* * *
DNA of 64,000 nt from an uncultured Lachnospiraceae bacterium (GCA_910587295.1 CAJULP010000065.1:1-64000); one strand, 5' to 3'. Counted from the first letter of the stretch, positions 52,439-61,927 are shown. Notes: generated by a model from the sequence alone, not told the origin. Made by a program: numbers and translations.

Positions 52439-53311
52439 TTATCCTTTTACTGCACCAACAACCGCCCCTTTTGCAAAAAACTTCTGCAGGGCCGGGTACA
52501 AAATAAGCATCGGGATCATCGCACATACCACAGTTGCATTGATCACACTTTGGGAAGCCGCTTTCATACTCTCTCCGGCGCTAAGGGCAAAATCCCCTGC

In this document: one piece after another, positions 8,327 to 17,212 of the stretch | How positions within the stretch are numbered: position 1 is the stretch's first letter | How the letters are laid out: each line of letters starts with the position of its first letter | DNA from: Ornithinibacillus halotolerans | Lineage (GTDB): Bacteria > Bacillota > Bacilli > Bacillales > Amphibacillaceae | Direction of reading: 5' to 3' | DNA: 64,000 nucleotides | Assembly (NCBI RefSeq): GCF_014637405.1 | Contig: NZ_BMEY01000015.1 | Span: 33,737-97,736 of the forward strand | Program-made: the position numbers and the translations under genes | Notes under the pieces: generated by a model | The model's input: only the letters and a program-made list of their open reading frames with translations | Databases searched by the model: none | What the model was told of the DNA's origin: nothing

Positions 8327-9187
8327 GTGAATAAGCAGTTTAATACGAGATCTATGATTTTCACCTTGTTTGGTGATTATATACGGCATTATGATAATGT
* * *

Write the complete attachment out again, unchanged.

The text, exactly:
DNA of 64,000 nt from an uncultured Lachnospiraceae bacterium (GCA_910587295.1 CAJULP010000065.1:1-64000); one strand, 5' to 3'. Counted from the first letter of the stretch, positions 52,439-61,927 are shown. Notes: generated by a model from the sequence alone, not told the origin. Made by a program: numbers and translations.

Positions 52439-53311
52439 TTATCCTTTTACTGCACCAACAACCGCCCCTTTTGCAAAAAACTTCTGCAGGGCCGGGTACA
52501 AAATAAGCATCGGGATCATCGCACATACCACAGTTGCATTGATCACACTTTGGGAAGCCGCTTTCATACTCTCTCCGGCGCTAAGGGCAAAATCCCCTGC

In this document: one piece after another, positions 8,327 to 17,212 of the stretch | How positions within the stretch are numbered: position 1 is the stretch's first letter | How the letters are laid out: each line of letters starts with the position of its first letter | DNA from: Ornithinibacillus halotolerans | Lineage (GTDB): Bacteria > Bacillota > Bacilli > Bacillales > Amphibacillaceae | Direction of reading: 5' to 3' | DNA: 64,000 nucleotides | Assembly (NCBI RefSeq): GCF_014637405.1 | Contig: NZ_BMEY01000015.1 | Span: 33,737-97,736 of the forward strand | Program-made: the position numbers and the translations under genes | Notes under the pieces: generated by a model | The model's input: only the letters and a program-made list of their open reading frames with translations | Databases searched by the model: none | What the model was told of the DNA's origin: nothing

Positions 8327-9187
8327 GTGAATAAGCAGTTTAATACGAGATCTATGATTTTCACCTTGTTTGGTGATTATATACGGCATTATGATAATGT